Tuesday, May 6, 2014

One student's senior design experience

As of one hour ago, I finished giving my final presentation to the judges during Demo Day. For those of you who don’t know what that is, here’s a quick rundown: seniors at Penn have a final graduation requirement know as senior design. It varies a bit from department to department but basically it’s a final project to showcase what you learned in your four years here at Penn. In my department (ESE) we have a year to do any project we want. So we start by defining a project and finding advisors and then the rest of the year is actually spent completing it. Towards the end of the year we get the chance to show our work to people in what is called Demo Day. We set up our poster and product in a lab, and people have the chance to come in and talk to us or ask questions. We also have to present to a panel of judges. So, over the course of two hours we gave our presentation four or five times to a total of nine judges. 

To some, that may sound intimidating, but I think for most of us, it’s an exciting time to show off what we have done, and once you get the hang of it, the presentations are really simple. I was actually glad of the opportunity to present because we finally get to share our work with someone other than our advisors or our friends. And after working on something for an entire year, it’s nice to get to talk about it. So, I guess I’ll take this opportunity to talk about my project one more time.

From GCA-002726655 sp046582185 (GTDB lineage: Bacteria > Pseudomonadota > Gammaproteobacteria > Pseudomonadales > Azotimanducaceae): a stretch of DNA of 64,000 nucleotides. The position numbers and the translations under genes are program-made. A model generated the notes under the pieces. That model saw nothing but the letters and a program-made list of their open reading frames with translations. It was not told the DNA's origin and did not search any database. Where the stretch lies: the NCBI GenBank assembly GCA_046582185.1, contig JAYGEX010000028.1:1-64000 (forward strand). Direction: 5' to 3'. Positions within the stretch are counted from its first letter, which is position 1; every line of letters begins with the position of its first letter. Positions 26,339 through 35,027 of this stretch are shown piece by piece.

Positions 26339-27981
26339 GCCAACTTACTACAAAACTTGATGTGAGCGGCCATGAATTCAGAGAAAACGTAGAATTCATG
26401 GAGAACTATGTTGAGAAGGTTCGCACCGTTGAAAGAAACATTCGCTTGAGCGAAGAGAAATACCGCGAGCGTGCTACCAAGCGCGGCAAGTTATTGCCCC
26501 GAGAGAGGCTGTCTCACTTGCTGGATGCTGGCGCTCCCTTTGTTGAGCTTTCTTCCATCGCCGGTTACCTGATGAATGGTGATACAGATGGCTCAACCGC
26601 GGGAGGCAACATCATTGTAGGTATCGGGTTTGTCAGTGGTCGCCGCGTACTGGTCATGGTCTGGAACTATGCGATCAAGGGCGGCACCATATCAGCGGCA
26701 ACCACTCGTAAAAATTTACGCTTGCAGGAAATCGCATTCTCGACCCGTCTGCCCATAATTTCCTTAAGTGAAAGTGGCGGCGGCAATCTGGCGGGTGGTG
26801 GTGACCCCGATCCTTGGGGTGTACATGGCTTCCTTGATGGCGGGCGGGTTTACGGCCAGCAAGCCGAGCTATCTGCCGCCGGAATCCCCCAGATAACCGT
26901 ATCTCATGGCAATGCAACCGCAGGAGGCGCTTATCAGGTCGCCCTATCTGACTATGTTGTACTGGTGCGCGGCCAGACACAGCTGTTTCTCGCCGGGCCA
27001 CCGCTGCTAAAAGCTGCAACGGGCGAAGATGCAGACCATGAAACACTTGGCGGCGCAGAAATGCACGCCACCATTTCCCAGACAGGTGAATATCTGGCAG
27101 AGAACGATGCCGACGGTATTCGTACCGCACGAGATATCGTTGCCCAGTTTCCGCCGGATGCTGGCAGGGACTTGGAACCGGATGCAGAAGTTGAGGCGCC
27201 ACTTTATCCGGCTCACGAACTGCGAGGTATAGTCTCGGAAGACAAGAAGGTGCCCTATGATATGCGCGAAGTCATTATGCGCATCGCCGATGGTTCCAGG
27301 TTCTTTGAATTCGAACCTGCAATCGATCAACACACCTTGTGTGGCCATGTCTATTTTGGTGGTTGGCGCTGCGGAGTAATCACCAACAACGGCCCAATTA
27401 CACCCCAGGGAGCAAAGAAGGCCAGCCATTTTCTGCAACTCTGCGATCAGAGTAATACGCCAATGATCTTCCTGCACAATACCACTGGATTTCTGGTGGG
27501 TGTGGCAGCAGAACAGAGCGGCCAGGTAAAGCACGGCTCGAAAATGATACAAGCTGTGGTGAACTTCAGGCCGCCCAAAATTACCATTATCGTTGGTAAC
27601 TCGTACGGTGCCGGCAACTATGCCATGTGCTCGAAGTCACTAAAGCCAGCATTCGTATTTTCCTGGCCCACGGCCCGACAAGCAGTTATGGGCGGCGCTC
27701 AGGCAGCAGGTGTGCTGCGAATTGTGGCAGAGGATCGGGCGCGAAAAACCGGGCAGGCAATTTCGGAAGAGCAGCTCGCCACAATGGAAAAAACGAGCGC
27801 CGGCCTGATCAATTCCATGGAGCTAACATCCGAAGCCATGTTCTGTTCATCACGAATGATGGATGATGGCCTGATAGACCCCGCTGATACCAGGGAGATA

My teammates and I worked with the process improvement team at CHOP (Children’s Hospital of Philadelphia) to create a model that helps predict length of stay for low acuity patients (those with less severe conditions). The current length of stay for this patients is very long and we wanted to help the hospital find specific times when they could improve the most. We were given a year and a half worth of data to sort through and organize, and we used this to create probability distributions that would be the driving force behind our model. We then created a model, using MATLAB, which could predict patient length of stay or give a predicted range for length of stay for any time of day on any given day of the year. And our predicted range contained the actual historical average length of stay in 99% of the cases (we were at 95% only yesterday, but were able to make some last minute improvements). Now CHOP can use our tool to compare the effects of interventions across various time blocks and see where these interventions can make the most impact. Hopefully, this will go a long way in helping them reduce their length of stay. It really has been nice to work with a stakeholder of our project, and to create a product that might actually be useful to someone.
I’ll be going back to Demo Day in half an hour or so when I finish work, and I look forward to speaking with more people about my project and then finishing the day by celebrating our accomplishments with other ESE seniors. There were times during the year when it almost looked like we wouldn’t get things done, but somehow we pulled through, and now not a lot more stands between me and graduation. It’s been a great four years here at Penn, and this has been a great way to finish things off. 

Patricia is a senior in Systems Engineering.  Questions for Patricia?  email her at awe@seas.upenn.edu

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